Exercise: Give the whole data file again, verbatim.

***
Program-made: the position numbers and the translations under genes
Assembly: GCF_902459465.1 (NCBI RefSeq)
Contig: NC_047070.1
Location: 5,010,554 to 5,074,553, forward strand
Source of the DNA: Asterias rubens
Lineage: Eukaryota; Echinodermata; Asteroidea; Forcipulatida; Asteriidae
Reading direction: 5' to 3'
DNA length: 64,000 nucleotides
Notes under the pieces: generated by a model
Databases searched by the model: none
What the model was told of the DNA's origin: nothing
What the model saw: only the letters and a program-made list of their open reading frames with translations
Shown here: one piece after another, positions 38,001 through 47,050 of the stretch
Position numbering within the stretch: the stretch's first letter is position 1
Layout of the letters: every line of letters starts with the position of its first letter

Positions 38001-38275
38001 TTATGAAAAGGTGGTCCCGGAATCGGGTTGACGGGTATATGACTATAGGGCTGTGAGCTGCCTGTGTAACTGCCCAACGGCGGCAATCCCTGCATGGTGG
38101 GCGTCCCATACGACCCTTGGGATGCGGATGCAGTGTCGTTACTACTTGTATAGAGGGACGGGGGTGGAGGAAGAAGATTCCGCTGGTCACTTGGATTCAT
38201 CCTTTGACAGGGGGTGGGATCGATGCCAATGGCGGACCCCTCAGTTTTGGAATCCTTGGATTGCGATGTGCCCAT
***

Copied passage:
Program-made: the position numbers and the translations under genes
Assembly: GCF_902459465.1 (NCBI RefSeq)
Contig: NC_047070.1
Location: 5,010,554 to 5,074,553, forward strand
Source of the DNA: Asterias rubens
Lineage: Eukaryota; Echinodermata; Asteroidea; Forcipulatida; Asteriidae
Reading direction: 5' to 3'
DNA length: 64,000 nucleotides
Notes under the pieces: generated by a model
Databases searched by the model: none
What the model was told of the DNA's origin: nothing
What the model saw: only the letters and a program-made list of their open reading frames with translations
Shown here: one piece after another, positions 38,001 through 47,050 of the stretch
Position numbering within the stretch: the stretch's first letter is position 1
Layout of the letters: every line of letters starts with the position of its first letter

Positions 38001-38275
38001 TTATGAAAAGGTGGTCCCGGAATCGGGTTGACGGGTATATGACTATAGGGCTGTGAGCTGCCTGTGTAACTGCCCAACGGCGGCAATCCCTGCATGGTGG
38101 GCGTCCCATACGACCCTTGGGATGCGGATGCAGTGTCGTTACTACTTGTATAGAGGGACGGGGGTGGAGGAAGAAGATTCCGCTGGTCACTTGGATTCAT
38201 CCTTTGACAGGGGGTGGGATCGATGCCAATGGCGGACCCCTCAGTTTTGGAATCCTTGGATTGCGATGTGCCCAT